• Air pollution can harm health across your entire lifespan. It causes disease, disability, and death and impairs quality of life. It damages virtually all systems in the human body.
Illustration of the sky

How to Breathe Easier

All these facts and figures are depressing, overwhelming, and can be hard to know what to about. But don’t lose hope!

Besides signing up for daily air quality reports from The Daily Breather, there are lots of simple steps you can take in your daily life to improve air quality in your area and stay safe when the air outside is polluted.

  • Don’t idle your car and report vehicles that are idling in areas where there are laws against it.
  • Conserve electricity when ozone pollution is high (you can check that at too).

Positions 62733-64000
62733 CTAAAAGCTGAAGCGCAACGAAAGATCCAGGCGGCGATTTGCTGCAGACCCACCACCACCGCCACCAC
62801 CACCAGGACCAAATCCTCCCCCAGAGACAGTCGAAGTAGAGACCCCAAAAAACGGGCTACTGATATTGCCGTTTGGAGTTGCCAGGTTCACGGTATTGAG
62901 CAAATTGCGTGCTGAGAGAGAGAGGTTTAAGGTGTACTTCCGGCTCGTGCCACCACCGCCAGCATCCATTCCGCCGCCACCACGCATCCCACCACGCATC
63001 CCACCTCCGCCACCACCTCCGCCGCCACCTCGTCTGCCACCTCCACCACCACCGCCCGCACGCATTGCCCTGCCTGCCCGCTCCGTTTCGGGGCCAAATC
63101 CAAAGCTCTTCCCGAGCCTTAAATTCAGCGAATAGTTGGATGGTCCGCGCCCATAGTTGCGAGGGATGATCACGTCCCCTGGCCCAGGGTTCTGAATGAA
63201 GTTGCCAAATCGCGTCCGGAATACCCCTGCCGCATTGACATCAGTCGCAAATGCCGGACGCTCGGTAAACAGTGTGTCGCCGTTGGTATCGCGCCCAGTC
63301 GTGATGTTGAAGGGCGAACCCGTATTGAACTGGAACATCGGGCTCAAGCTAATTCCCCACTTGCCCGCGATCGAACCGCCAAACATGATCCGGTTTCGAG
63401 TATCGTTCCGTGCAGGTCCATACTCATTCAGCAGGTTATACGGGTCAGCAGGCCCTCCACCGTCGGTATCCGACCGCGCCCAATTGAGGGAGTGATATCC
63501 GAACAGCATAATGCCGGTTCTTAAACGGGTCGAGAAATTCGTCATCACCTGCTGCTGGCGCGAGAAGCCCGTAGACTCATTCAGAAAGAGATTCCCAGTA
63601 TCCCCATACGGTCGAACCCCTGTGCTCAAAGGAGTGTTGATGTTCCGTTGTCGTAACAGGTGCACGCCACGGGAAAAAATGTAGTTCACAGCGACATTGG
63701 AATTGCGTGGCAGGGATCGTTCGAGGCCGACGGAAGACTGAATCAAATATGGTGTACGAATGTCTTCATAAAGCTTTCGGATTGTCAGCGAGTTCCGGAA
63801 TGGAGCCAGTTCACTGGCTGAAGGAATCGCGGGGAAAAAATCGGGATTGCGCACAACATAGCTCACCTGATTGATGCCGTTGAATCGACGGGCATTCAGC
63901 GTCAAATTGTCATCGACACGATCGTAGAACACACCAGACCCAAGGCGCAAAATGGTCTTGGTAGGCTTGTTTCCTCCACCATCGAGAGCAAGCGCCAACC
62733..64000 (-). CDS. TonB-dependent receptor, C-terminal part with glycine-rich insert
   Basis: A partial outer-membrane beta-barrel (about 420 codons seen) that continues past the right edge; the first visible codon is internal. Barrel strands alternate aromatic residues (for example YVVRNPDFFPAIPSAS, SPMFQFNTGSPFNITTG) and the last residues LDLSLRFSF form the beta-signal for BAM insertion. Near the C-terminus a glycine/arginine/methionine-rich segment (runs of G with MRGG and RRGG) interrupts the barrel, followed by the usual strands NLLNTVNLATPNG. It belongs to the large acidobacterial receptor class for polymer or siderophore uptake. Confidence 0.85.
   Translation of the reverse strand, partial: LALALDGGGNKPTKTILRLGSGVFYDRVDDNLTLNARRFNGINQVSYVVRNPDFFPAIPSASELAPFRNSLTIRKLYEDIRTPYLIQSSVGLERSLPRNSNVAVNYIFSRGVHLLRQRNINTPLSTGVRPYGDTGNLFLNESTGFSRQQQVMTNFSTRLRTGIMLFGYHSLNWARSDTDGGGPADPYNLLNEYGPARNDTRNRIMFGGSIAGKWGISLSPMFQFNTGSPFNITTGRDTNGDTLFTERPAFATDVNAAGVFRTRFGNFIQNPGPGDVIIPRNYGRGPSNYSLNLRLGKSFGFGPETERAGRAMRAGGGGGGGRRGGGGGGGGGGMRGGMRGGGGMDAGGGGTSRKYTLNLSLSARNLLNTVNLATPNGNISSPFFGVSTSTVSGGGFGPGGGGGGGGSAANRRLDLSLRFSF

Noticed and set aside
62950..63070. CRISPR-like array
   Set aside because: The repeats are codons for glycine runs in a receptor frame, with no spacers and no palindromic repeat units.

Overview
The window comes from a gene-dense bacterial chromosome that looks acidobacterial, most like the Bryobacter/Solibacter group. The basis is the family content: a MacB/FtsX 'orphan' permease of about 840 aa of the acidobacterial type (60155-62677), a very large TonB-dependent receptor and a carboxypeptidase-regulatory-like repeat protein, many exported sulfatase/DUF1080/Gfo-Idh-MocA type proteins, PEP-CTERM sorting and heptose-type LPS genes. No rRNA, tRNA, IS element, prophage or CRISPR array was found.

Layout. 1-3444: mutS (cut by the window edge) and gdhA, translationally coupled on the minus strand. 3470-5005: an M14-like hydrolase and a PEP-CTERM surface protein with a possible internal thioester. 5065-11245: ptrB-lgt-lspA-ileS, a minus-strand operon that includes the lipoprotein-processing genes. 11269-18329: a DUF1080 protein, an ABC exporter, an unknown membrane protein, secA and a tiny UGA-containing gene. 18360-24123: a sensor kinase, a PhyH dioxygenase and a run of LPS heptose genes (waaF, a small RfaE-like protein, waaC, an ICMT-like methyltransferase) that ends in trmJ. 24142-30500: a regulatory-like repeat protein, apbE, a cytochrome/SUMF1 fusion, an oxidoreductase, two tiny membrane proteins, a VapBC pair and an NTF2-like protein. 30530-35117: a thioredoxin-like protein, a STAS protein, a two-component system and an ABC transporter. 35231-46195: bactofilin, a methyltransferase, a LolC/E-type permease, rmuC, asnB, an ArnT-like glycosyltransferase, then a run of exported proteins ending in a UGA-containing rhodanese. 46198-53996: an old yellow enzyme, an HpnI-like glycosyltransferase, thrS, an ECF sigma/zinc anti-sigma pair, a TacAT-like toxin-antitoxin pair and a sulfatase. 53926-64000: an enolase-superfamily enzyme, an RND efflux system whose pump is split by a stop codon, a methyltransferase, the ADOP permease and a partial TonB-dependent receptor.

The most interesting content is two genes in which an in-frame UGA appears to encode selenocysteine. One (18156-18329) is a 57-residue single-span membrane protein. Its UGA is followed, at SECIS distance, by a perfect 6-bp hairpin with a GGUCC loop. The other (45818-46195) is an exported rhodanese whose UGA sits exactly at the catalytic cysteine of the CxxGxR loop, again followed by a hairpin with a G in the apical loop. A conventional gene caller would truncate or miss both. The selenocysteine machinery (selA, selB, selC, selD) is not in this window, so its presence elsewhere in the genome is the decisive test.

• Plant trees to reduce ground-level ozone pollution and particulate matter. Particles settle on tree leaves, removing them from the air. Trees also reduce carbon monoxide and can mitigate sulfur dioxide emissions because tree pores filter toxic chemicals out of the air.
  • While indoors, keep gas appliances properly adjusted and vented.
  • Avoid idling cars inside of garages.
  • Reduce fireplace and wood stove usage.
  • If possible, power your home with solar or advocate for its use in local schools and buildings.
  • Avoid burning leaves or trash.
  • Try not to use gas-powered lawn and garden vehicles.
  • Natural gas emits over 60% less NO2 than coal, so choosing natural gas where possible is a good idea.
  • Avoid heavy physical activity that results in faster and deeper breathing in the vicinity of areas of ozone production such as chemical plants.
  • People with asthma and other lung conditions should avoid exercising outdoors when air quality readings are poor.

Community-Based Action

Are you part of a community-based organization looking to monitor air, water, soil, or other environmental parameters in your area? Get in touch to learn more about how Temboo can help empower your community to take action, collect the environmental sensor data you need, and help build a more sustainable world for everyone.